I think a lot of the time, we’re afraid of putting it out there that we miss people. We don’t want to look too clingy, or else inflate people’s egos, or, sometimes, because we’re unwilling to forgive and let go. While admittedly there are times when “I miss you” will look clingy and definitely it can inflate certain people’s egos (those are the sorts of people you have no business missing though, to be honest), that last issue…is more of a non-issue. Missing that person is a signal that there was some good in that relationship, that there’s something there that needs salvaging, and would be wasted if you kept stewing in your own anger. I’m a big believer in the saying that “You always hurt the ones you love,” and that it also cuts both ways: the ones you love will hurt you, too. That’s the reality of loving someone–you let them get close enough to cut you apart in ways people you hold at a distance never can. It’s a risk, but it’s one we all have largely agreed is worth taking, and thus have to be willing to accept the consequences for.
And let’s face it: they’ve taken the risk too, so chances are you’ve hurt them as well. No one’s completely innocent of blame in a misunderstanding. If it was so, then why would arguably one of the best Broadway anthems on friendship, For Good, include lyrics that go, “And just to clear the air, I ask forgiveness for the things I’ve done you blame me for. But then I guess we know there’s blame to share, and none of it seems to matter anymore.”
Because when you miss someone, it’s a signal that it doesn’t.
Sure, yes, there will be friendships that, no matter what you do or could have done, will inevitably drift apart. That’s life’s ebb-and-flow in action. But there’s a friendship brought to its natural conclusion–a passive kind of nostalgia, borne out of reminiscing–and then there’s one that was ended before it’s time, all because we were too afraid to take one more step of vulnerabilty and say “I miss you,” usually followed by the other ‘three words, eight letters’ combination. Because missing someone has everything to do with loving them, and sometimes saying “I miss you” can be an even greater proof of love than saying “I love you.” You miss essentials, things that were a part of you, valuables. Saying “I miss you” is tantamount to saying “I value you.”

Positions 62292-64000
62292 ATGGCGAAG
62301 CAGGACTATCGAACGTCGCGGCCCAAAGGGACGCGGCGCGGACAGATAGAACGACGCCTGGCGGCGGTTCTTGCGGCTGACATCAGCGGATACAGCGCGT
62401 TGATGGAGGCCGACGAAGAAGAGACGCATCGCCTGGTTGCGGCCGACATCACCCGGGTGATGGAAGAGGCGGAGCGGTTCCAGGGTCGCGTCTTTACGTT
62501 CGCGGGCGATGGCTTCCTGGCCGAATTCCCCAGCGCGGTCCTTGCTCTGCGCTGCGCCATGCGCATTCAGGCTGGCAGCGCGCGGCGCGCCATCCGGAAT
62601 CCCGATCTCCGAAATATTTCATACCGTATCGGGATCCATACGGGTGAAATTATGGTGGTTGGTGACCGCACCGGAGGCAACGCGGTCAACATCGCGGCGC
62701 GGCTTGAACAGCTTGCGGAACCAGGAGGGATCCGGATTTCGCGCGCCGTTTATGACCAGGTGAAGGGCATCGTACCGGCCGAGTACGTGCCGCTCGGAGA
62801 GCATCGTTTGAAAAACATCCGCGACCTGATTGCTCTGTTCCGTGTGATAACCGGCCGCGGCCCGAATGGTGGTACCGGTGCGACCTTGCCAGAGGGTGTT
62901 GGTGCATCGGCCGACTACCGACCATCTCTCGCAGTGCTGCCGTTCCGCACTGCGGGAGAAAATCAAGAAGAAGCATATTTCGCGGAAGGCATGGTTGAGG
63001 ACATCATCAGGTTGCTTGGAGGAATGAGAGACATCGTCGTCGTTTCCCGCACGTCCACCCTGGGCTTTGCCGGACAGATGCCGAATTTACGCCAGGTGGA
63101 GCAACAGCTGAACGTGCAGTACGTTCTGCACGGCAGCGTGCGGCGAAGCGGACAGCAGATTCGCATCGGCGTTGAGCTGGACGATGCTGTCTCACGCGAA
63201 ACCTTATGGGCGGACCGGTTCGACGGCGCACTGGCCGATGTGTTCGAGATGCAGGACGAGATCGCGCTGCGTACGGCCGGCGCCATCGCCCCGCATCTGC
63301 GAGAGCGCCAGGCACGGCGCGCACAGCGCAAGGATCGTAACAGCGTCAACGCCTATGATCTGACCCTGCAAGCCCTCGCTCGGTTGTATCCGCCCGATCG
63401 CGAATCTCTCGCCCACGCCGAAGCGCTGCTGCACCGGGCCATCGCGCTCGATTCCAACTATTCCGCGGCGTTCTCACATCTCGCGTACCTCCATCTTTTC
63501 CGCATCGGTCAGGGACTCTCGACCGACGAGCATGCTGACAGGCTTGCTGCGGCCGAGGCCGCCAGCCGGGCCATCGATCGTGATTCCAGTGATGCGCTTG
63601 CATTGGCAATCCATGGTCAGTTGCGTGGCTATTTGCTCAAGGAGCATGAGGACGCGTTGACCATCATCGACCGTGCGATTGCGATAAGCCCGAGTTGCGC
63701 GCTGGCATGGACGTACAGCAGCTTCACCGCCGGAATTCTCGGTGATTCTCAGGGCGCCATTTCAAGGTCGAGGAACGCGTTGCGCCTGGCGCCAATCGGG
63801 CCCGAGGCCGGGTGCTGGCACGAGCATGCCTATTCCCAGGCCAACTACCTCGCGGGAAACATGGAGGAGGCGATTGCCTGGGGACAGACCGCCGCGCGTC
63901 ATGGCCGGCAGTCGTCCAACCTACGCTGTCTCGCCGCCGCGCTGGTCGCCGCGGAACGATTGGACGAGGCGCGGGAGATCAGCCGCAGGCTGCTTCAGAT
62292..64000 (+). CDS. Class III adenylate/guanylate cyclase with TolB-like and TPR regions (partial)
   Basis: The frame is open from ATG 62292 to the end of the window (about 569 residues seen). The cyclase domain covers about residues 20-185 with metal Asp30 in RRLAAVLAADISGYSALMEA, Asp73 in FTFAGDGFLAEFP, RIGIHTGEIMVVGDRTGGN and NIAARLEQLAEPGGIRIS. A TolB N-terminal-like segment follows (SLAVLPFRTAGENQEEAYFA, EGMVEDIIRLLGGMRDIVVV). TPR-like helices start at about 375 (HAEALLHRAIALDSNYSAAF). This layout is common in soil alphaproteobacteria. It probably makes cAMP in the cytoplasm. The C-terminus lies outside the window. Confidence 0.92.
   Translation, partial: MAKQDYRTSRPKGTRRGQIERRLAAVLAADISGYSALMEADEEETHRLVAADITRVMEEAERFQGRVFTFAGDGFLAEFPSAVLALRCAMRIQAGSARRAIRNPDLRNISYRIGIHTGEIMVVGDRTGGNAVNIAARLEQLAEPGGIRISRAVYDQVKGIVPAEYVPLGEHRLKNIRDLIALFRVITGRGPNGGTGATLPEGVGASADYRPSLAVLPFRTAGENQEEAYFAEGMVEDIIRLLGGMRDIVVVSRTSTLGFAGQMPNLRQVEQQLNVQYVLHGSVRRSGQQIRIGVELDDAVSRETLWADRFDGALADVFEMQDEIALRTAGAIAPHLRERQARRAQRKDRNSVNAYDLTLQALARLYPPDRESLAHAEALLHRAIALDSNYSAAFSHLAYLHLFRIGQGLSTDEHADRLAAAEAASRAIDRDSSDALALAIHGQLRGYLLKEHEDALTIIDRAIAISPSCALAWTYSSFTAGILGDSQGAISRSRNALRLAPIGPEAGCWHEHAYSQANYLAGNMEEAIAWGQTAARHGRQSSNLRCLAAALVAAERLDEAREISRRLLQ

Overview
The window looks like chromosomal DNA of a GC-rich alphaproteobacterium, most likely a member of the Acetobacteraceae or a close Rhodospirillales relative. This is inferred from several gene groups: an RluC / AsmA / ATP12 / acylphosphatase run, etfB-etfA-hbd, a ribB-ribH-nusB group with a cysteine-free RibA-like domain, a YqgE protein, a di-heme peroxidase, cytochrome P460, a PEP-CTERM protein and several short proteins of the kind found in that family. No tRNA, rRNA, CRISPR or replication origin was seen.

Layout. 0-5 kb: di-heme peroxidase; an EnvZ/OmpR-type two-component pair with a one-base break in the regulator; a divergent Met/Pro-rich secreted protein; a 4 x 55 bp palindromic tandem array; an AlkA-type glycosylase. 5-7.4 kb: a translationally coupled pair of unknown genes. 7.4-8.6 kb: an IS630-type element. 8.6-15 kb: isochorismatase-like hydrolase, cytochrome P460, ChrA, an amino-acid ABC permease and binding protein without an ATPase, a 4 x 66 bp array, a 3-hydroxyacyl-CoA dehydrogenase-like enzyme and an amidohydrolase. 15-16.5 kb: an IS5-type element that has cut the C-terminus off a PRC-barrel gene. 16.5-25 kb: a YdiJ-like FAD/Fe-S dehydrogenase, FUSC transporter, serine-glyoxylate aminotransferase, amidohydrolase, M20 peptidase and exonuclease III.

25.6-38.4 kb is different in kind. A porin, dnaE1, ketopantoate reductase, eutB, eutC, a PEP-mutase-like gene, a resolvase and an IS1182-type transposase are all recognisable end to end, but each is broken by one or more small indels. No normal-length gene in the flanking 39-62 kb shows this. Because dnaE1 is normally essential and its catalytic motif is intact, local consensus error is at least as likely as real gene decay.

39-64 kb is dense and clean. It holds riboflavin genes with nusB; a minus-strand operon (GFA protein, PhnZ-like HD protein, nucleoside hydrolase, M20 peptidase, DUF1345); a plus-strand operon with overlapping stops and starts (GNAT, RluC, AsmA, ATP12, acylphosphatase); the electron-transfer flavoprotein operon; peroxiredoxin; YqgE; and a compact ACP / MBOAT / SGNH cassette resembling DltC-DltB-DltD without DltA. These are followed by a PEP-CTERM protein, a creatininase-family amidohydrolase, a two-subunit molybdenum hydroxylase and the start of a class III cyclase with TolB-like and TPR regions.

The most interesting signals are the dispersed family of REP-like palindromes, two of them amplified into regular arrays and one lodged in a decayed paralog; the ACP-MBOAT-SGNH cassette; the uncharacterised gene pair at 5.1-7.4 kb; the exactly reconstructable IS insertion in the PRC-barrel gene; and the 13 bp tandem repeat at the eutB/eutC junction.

And if you do, is any resentment worth hanging on to?
Befitting the drama queen that I am, I said “I miss you” in the midst of a high-octane confrontation, full of soap opera crescendoes, frantic hand gesturing, and, of course, lots of tears, mostly on my part (my friend isn’t one to cry as much). In the end, though, I managed to choke out those three little words, and mean it: “I miss you.” It didn’t invalidate that she hurt me, and it didn’t make up for the fact that I hurt her, but in saying that I laid down my weapons, issued my terms of surrender, and admitted that life was too short to waste a good friendship, even with all its attendant problems. And it felt good to say. It somehow made letting go, and owning up to my side in the conflict, easier. It isn’t a magic fix. I anticipate more bumps in the road as we both navigate the two newly-minted individuals (all gangling limbs and growing pains) we’ve become. But at the very least there is fewer—I hesitate to say absolutely none; nobody’s perfect–baggage between the two of us. One less wall.
Life’s too short to live behind walls. It’s too short to walk around brooding. It’s too short to be proud. And it’s definitely too short not to say, “I miss you.”
Hopefully I can have a new installment of HTGU (yep, defs sticking with that abbreviation) by next week, but no promises. Finals season is open season, and I have to keep my grades from getting shot. :))